BobB
April 20th, 2006, 03:37 PM
The SV and PV are shown in the timer block in the ladder when on line. You can see the timer timing down.

The timer number can also be inserted into the watch window nd the PV will be present there.

I hope this is what you need. If not, repost and will be back.

Paulus
April 21st, 2006, 02:24 AM
Thats the problem, I cant access the timer value at all. It doesnt seem to exsist anywhere. The TIM function is given a timer number, and it has a done bit T000x. But thats it. I cant find anywhere the current value of the timer. It has to be somewhere tho.

Hello Matthias,
T0001 is the Boolean contact of Timer 1.
T1 is the Present Value of Timer 1.
T1 has data type CHANNEL (generic), and can be used within other instructions simply by using 'T1'. E.g. MOV T1 D0 - will move the PV of Timer 1 into memory area D0. (CX-Programmer knows the difference between using the bit of T1, and the PV of T1).

Hope this helps

Matthias von Zorn
April 21st, 2006, 06:33 AM
Yes it does. That explains why I didnt get an error when I used Tx in that greater than instruction. Thanks again for all the help. This whole omron package is slowly coming together. Couldnt have done it without you guys.

matt

Matthias von Zorn
April 21st, 2006, 09:02 AM
This omron plc is making me feel like an idiot. :)

Can someone explain why I can do this

*F W110 0.0239 W112

W110 and W112 are set to real in the data table. I get an out of range for 0.0239

Ive tried doing #0.0239, but that doesnt work either. I get a non hex error on that one.

What am I doing wrong? I tried to use W114 and MOV to place 0.0239 into W114, but that gives me the same error. Am I specifing the constant wrong?

Thanks

matt

Paulus
April 21st, 2006, 10:12 AM
Hello Matt,

The constant value needs either a '+' or '-' before it, to indicate that it is a floating point value. (Don't include the quotes!)
*F W110 +0.0239 W112

Matthias von Zorn
April 21st, 2006, 10:45 AM
Thats it! Thanks.

Matthias von Zorn
April 24th, 2006, 08:00 AM
Will the plc automatically space the memory area out? For example, if I assign W100 as type REAL, do I need to skip W101 (because real is 32 bits) and use W102 next? Or will it adjust the memory space to allow W101 to start at the end of the real W100? Thanks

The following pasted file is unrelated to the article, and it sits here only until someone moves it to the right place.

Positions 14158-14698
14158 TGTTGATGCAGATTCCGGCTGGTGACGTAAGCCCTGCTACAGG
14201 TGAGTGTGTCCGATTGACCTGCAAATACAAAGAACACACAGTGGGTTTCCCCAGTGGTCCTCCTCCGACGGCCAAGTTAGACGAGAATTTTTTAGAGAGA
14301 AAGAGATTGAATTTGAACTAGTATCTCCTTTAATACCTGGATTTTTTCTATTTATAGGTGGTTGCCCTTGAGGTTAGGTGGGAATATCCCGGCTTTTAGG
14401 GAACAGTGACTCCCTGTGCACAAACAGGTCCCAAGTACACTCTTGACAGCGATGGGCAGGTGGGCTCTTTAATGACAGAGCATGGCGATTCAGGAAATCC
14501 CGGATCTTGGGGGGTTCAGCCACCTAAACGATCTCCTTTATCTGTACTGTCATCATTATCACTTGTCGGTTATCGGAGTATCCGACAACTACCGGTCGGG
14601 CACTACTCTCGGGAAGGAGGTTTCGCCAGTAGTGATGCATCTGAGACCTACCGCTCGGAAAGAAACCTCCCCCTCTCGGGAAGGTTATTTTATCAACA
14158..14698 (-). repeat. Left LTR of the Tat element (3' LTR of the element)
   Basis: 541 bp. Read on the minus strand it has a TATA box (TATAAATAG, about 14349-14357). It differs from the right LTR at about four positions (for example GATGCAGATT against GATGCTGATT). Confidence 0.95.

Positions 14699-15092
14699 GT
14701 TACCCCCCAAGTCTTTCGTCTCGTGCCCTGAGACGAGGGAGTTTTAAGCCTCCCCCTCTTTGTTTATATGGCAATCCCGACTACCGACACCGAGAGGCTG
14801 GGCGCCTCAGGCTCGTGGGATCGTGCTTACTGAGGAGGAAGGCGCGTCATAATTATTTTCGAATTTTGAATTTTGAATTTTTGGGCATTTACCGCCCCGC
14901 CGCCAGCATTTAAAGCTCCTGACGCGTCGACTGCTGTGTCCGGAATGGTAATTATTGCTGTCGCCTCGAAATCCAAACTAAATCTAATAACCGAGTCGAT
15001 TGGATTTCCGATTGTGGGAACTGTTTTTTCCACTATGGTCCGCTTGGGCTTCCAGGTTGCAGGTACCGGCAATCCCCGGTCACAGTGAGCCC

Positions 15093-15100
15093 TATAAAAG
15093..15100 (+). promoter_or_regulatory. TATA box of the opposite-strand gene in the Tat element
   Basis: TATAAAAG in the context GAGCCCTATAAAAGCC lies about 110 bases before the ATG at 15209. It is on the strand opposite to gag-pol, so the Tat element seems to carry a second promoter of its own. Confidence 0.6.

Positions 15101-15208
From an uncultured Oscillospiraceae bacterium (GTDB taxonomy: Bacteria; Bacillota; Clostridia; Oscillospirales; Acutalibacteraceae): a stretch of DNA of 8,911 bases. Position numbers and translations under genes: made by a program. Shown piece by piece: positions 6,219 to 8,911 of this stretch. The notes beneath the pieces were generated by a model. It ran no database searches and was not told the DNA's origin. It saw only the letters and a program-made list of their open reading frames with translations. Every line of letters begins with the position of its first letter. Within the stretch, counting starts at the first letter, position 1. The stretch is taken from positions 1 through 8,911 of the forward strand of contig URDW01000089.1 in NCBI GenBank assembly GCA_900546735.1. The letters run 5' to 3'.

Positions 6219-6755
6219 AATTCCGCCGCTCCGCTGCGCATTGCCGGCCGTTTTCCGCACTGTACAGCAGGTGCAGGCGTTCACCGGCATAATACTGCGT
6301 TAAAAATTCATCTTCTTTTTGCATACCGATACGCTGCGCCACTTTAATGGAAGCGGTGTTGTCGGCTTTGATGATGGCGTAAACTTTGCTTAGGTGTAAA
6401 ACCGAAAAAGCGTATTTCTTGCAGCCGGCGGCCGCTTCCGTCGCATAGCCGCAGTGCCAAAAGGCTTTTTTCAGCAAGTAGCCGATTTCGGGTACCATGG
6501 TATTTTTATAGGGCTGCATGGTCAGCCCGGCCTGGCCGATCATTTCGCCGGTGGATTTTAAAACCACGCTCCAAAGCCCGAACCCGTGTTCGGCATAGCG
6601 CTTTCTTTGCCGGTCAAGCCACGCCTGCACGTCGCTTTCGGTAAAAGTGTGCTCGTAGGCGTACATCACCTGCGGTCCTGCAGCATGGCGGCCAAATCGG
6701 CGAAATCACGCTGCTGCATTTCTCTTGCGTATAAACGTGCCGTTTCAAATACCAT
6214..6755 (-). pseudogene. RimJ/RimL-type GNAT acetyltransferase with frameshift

Matt

gtsuport
April 24th, 2006, 08:08 AM
No, you will need to "space" it out. You will have problems if you try to use W101.

BobB
April 24th, 2006, 04:59 PM
Matt

You have to space the double words yourself. If you use long, do not forget to space 4 words.

Similar to GE-Fanuc and a lot of others PLCs in that.

paraffin power
April 25th, 2006, 12:53 AM
Matthias
Going back to the timer...
http://forums.mrplc.com/index.php?download=533

Gives you a timer FB with the current value, timing bit and done bit.
Pp

Matthias von Zorn
April 25th, 2006, 08:03 AM
Thanks alot guys. I grabbed the scale off there too, as its a bit nicer than the scale I wrote. It does kinda suck that the memory space isnt dynamic. It really should allocate the memory space pointers dynamically, so that W110 points to the start of W110, even if W109 was a long real. Oh well, I better go back and check my data for every thing. I take it then, that if you have a DINT output from a scale to an INT that its going to spill over into the next variable as well. Wow, I feel like im doing assembly again. Its like 1988 all over again. :) Thanks for those function blocks. I didnt even realize that the timer was a BCD, I assumed that it was int.

Matthias von Zorn
April 25th, 2006, 08:56 AM
One more thing, what about the "channel" data type? Does it dynamically allocate the memory for this? Can you write both ints, reals, etc to a "channel"? Thanks

matt

Matthias von Zorn
April 25th, 2006, 10:29 AM
Also, whats up with TIMX? Its all over the manuals and help files; but, it is not available as an instruction? Its not on the list to pick from, and if I enter it manually I get an "invalid instruction". Is this instruction not actually in programmer? I am using a supported PLC according to the docs. Any ideas?

Nevermind, I found it. I need to click "set timers / coutner to binary" under the PLC properties. Thanks.

matt

gtsuport
April 25th, 2006, 10:41 AM
Matt,

Channel data type will show the hex value of the memory location. This is the way the data is actually stored in the plc. The other data types are really only for the programmers benefit for displaying values.